Anyways, that's what it takes to finance a commercial property. It's way out of my league today, but still fun to think about.

Monday, August 05, 2013

Sweat Equity: Columbus Final Pictures

As promised, here are some pictures of the remodel we did. It turned out to be a massive project, but looks great (especially now that we're done). Let's start with a couple before-ish photos.

The kitchen. The refrigerator used to sit in the empty spot.

The living room. There used to be wall-to-wall carpet where the hardwood is. Unfortunately, that wood was in horrible shape.

The hole in the wall. The trick is to seal it up while allowing for future access to the pipes.

These sections were rotted away and the whole subfloor needed to be replaced.

OK. Now for the final after pictures.

We didn't do anything on the outside except fix a couple spots where the water didn't drain the way I wanted.

The living room. Boom.

We moved the fridge and my dad built this cabinet & counter.

 New sink. new counters. New dishwasher. All refinished cabinets. Just stop for half a second and admire what took us MONTHS to do.

Custom chop block.

Custom countertop too.

MEGA thanks to my dad for coming up TWO weekends to help make these.

Without the fridge here, we added a mini counter for a microwave.

NEW garbage disposal.

What hole? It now also has an access panel just in case...

We changed the sink facet in the bathroom.

We repaired the subfloor. With carpet, you would never know.

We didn't do anything in the backyard, but I like this panorama.

Don't worry, we didn't work 100% of the time. I did my best attempt at Pottering using a paint roller.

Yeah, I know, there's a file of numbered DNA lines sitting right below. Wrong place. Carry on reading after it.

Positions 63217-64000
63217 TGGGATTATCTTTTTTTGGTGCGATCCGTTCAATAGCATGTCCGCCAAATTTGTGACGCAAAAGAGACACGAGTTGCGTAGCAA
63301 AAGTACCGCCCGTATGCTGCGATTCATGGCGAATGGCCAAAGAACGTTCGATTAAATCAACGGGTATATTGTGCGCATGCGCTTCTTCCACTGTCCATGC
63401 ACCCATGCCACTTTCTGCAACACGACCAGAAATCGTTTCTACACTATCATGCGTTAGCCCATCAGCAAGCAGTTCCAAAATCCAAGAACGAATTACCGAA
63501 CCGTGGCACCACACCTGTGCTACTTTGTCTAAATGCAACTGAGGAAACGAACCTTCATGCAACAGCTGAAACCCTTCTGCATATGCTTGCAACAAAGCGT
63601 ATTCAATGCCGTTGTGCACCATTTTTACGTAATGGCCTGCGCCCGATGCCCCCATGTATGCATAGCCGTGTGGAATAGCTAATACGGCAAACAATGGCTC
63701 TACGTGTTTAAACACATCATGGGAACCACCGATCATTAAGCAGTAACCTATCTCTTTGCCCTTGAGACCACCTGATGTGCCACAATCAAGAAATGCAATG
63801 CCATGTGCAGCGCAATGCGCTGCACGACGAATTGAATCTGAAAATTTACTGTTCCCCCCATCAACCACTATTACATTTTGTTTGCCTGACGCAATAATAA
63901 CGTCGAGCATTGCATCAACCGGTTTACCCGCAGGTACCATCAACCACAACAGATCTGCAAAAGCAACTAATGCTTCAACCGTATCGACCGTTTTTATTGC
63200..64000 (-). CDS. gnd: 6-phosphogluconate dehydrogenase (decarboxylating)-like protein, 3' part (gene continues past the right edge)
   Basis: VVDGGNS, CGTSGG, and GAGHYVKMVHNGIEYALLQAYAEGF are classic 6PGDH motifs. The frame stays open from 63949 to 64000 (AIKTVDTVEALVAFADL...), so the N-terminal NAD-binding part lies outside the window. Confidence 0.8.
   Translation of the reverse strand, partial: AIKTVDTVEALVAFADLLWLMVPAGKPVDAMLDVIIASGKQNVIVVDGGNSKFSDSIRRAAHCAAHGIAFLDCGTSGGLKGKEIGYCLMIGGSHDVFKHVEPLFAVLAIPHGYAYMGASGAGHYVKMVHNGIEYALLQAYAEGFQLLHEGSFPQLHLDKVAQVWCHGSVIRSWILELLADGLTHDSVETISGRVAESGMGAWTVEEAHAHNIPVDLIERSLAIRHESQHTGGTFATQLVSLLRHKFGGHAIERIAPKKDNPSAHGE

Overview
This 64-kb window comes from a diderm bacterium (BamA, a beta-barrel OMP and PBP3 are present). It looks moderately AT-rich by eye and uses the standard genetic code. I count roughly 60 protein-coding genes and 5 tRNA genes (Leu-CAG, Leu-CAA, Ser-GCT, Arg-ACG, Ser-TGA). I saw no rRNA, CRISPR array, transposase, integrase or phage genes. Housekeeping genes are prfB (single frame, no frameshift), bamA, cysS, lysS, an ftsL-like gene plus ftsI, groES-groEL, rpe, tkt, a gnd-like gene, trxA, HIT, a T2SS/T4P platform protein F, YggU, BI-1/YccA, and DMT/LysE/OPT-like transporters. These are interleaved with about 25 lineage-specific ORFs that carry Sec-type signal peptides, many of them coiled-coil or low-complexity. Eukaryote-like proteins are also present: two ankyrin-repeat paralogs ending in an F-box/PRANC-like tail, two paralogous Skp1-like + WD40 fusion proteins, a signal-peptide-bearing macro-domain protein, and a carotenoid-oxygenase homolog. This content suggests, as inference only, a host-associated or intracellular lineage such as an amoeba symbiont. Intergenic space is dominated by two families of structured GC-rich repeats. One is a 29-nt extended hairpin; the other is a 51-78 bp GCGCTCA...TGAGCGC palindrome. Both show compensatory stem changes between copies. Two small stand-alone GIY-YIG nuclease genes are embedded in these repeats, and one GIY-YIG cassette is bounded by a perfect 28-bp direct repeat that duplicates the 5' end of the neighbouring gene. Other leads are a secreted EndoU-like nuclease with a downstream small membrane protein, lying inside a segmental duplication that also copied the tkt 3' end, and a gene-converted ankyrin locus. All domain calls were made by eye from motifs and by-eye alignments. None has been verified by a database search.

We're ready to relax for a bit before taking on any new projects. It'll be nice to get back to a semi-normal routine too.

Friday, August 02, 2013

I Think It's Time For a New Pair of Shoes

There are certain things in life I destroy. What can I say? It's usually a combination of buying the wrong (read: cheap) tool for the job, and then using it to it's fullest.

Almost 1 year ago I bought these shoes. It was a last minute purchase because I forgot my normal pair at home. When I finally got back, these shoes became my "work shoes". I did construction, mowed lawns, painted, and climbed around on roofs with them.

Clearly these $30 shoes from Walmart were not made for that level of abuse.

So, I think I'm ready to replace them. Normally I would demote my current "everyday shoes" to work shoes and get new "everyday shoes"... Which double as  running shoes - their intended purpose.

But now that I'm mowing lawns a lot, and it tends to be wet where I live, I'm second guessing that decision. Does anyone have advice when it comes to buying work shoes?